The Eye Amputated – Consequences of Eye Amputation with Emphasis on Clinical Aspects, Phantom Eye Syndrome and Quality of Life


  • Marie Louise Roed Rasmussen

    1. University of Copenhagen, Department of Neuroscience and Pharmacology, Section of Eye Pathology, Frederik den V's vej 11, DK-2100 Copenhagen, Denmark
    Search for more papers by this author

Marie Louise Roed Rasmussen
University of Copenhagen, Department of Neuroscience and Pharmacology, Section of Eye Pathology, Frederik den V's vej 11, DK-2100 Copenhagen, Denmark
Tel: +35 326070
Fax: +35 326080


In this thesis the term eye amputation (EA) covers the removing of an eye by: evisceration, enucleation and exenteration. Amputation of an eye is most frequently the end-stage in a complicated disease, or the primary treatment in trauma and neoplasm. In 2010 the literature is extensive due to knowledge about types of surgery, implants and surgical technique. However, not much is known about the time past surgery.

The purpose of the PhD thesis was:  To indentify the number of EA, the causative diagnosis and the indication for surgical removal of the eye, the chosen surgical technique and to evaluate a possible change in surgical technique in Denmark from 1996 until 2003 (paper I); To describe the phantom eye syndrome and its prevalence of visual hallucinations, phantom pain and phantom sensations (paper II); To characterise the quality of phantom eye pain, including its intensity and frequency among EA patients. We attempted to identify patients with increased risk of developing pain after EA and investigated if preoperative pain is a risk factor for a later development of phantom pain (paper III); In addition we wanted to investigate the health related quality of life, perceived stress, self rated health, job separation due to illness or disability and socio-economic position of the EA in comparison with the general Danish population (paper IV).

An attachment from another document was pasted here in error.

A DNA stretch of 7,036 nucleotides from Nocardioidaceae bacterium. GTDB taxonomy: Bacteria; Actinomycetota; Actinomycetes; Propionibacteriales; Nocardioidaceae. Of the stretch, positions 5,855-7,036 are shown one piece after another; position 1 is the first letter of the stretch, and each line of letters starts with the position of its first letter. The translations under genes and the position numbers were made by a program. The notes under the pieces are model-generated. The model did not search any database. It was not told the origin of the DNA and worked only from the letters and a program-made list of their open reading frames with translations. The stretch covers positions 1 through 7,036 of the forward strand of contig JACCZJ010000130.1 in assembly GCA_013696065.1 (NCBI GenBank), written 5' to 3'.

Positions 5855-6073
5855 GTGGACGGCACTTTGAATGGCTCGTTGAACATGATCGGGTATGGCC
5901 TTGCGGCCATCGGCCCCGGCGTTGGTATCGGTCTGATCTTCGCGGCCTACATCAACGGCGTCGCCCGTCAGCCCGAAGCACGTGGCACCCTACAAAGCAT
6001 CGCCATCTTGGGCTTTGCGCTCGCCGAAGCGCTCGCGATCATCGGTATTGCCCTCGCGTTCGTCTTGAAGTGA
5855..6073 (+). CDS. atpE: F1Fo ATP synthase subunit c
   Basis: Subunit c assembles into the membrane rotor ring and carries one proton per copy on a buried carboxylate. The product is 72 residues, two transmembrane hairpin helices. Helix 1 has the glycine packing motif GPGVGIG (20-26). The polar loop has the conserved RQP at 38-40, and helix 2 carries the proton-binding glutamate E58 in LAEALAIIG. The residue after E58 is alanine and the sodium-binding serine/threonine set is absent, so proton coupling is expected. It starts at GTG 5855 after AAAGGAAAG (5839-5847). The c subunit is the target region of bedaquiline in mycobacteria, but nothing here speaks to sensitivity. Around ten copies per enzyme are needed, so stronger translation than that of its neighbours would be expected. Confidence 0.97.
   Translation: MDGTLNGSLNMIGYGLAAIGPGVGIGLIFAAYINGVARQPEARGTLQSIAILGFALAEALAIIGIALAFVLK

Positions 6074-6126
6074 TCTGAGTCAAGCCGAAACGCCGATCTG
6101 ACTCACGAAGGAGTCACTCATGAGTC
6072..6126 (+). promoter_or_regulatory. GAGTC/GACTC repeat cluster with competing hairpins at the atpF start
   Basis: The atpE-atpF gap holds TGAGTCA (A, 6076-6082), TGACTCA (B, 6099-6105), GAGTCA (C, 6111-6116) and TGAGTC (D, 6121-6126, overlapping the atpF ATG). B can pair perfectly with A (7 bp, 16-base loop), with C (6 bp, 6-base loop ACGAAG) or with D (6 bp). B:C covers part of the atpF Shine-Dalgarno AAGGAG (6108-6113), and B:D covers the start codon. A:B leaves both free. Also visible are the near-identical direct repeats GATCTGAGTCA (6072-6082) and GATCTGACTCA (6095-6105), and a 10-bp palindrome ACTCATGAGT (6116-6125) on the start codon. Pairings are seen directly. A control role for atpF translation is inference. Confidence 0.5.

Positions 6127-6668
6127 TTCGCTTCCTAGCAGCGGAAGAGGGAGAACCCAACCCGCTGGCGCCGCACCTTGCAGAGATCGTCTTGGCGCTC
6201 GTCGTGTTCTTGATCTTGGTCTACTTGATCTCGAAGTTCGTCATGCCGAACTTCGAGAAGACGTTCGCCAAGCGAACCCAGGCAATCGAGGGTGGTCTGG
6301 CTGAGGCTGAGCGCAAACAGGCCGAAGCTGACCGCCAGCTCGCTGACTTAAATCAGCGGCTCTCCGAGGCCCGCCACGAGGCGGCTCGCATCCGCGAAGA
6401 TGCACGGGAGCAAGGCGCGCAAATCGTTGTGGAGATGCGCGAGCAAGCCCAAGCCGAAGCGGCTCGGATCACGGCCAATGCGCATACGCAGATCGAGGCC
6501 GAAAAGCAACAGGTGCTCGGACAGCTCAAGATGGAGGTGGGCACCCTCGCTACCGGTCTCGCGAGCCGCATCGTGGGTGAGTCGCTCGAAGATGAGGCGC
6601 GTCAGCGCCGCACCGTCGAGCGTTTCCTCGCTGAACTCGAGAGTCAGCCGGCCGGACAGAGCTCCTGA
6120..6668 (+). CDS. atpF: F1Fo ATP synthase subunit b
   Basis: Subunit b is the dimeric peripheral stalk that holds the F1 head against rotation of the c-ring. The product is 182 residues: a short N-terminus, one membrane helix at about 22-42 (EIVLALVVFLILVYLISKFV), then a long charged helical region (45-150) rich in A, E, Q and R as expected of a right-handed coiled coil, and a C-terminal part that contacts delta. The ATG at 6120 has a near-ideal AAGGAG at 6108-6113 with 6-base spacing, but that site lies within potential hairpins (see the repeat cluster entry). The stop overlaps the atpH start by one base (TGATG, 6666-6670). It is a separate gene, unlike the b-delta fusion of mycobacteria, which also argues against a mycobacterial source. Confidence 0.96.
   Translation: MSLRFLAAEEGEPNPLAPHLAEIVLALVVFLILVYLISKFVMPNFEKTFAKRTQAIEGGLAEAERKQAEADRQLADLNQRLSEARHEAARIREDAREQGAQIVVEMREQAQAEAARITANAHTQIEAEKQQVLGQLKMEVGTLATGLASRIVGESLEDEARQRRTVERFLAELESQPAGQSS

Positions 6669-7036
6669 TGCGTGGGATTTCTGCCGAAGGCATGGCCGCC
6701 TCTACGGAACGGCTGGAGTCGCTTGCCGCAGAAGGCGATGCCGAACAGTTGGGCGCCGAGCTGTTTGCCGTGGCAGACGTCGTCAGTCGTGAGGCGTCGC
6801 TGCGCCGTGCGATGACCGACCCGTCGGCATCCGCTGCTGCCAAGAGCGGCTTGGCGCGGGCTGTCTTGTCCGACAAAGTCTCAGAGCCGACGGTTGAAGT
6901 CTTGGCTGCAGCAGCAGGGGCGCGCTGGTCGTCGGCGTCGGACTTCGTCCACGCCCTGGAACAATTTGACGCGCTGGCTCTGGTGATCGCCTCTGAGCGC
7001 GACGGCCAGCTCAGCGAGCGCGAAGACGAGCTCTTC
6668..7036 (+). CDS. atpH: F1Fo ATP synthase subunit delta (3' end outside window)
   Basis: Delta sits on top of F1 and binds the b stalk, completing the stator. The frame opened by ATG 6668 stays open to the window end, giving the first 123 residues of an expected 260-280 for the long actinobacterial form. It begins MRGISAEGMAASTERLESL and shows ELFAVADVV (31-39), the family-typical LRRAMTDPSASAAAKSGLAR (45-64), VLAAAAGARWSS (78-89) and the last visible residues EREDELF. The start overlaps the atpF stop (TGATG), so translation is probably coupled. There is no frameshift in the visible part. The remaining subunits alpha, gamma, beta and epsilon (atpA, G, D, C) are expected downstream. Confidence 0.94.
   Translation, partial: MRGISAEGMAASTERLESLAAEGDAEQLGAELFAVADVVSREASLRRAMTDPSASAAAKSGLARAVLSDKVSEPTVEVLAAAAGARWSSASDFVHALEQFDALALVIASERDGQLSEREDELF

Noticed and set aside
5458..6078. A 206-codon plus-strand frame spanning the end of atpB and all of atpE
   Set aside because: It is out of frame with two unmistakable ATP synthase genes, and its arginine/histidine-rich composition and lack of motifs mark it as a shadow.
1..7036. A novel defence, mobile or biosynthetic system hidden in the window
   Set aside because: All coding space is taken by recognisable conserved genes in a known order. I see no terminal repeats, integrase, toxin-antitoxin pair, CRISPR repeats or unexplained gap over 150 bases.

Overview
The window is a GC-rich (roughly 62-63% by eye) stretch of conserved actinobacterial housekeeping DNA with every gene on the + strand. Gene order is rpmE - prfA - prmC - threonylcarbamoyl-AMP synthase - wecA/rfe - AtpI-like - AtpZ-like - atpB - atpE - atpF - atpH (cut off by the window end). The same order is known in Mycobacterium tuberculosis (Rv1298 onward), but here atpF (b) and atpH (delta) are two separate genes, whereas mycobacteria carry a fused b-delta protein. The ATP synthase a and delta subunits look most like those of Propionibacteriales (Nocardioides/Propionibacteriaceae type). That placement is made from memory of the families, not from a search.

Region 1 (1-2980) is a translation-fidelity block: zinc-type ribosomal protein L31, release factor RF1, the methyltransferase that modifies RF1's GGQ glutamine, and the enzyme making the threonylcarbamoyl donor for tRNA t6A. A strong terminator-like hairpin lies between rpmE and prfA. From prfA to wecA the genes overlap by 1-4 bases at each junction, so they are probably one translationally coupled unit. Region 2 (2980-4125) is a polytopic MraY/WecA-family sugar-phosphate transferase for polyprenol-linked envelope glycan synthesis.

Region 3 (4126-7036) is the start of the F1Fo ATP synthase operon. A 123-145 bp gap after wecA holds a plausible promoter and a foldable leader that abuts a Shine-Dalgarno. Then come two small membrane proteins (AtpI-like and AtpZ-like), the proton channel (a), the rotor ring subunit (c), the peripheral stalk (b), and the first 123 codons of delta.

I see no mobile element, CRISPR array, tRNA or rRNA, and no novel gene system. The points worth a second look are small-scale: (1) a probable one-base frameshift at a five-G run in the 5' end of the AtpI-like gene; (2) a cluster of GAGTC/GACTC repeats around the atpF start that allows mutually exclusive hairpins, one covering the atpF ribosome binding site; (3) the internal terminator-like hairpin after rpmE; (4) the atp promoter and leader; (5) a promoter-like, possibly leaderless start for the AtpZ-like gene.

The studies were based on:  Records on 431 EA patients, clinical ophthalmological examination and an interview study of 173 EA patients and a questionnaire answered by 120 EA patients.

Conclusions:  The most frequent indications for EA in Denmark were painful blind eye (37%) and neoplasm (34%). During the study period 1996–2003, the annual number of eye amputations was stable, but an increase in bulbar eviscerations was noticed. Orbital implants were used with an increasing tendency until 2003. The Phantom eye syndrome is frequent among EA patients. Visual hallucinations were described by 42% of the patients. The content were mainly elementary visual hallucinations, with white or colored light as a continuous sharp light or as moving dots. The most frequent triggers were darkness, closing of the eyes, fatigue and psychological stress. Fifty-four percent of the patients had visual hallucinations more than once a week. Ten patients were so visually disturbed that it interfered with their daily life.

Approximately 23% of all EA experience phantom pain for several years after the surgery. Phantom pain was reported to be of three different qualities: (i) cutting, penetrating, gnawing or oppressive (= 19); (ii) radiating, zapping or shooting (= 8); (iii) superficial burning or stinging (= 5); or a mixture of these different pain qualities (= 7). The median intensity on a visual analogue scale, ranging from 0 to 100, was 36 [range: 1–89]. One-third of the patients experienced phantom pain every day. Chilliness, windy weather and psychological stress/fatigue were the most commonly reported triggers for pain. Factors associated with phantom pain were: ophthalmic pain before EA, the presence of implant and a patient reported high degree of conjunctival secretion. A common reason for EA is the presence of a painful blind eye. However, one third of these patients continue to have pain after the EA. Phantom sensations were present in 2% of the patients.

The impact of an eye amputation is considerable. EA patients have poorer health related quality of life, poorer self-rated health and more perceived stress than does the general population. The largest differences in health related quality of life between the EA patients and the general population were related to role limitations due to emotional problems and mental health. Patients with the indication painful blind eye are having lower scores in all aspects of health related quality of life and perceived stress than patients with the indication neoplasm and trauma. The percentage of eye amputated which is divorced or separated was twice as high as in the general population. Furthermore, 25% retired or changed to part-time jobs due to eye disease and 39.5% stopped participating in leisure activities due to their EAs.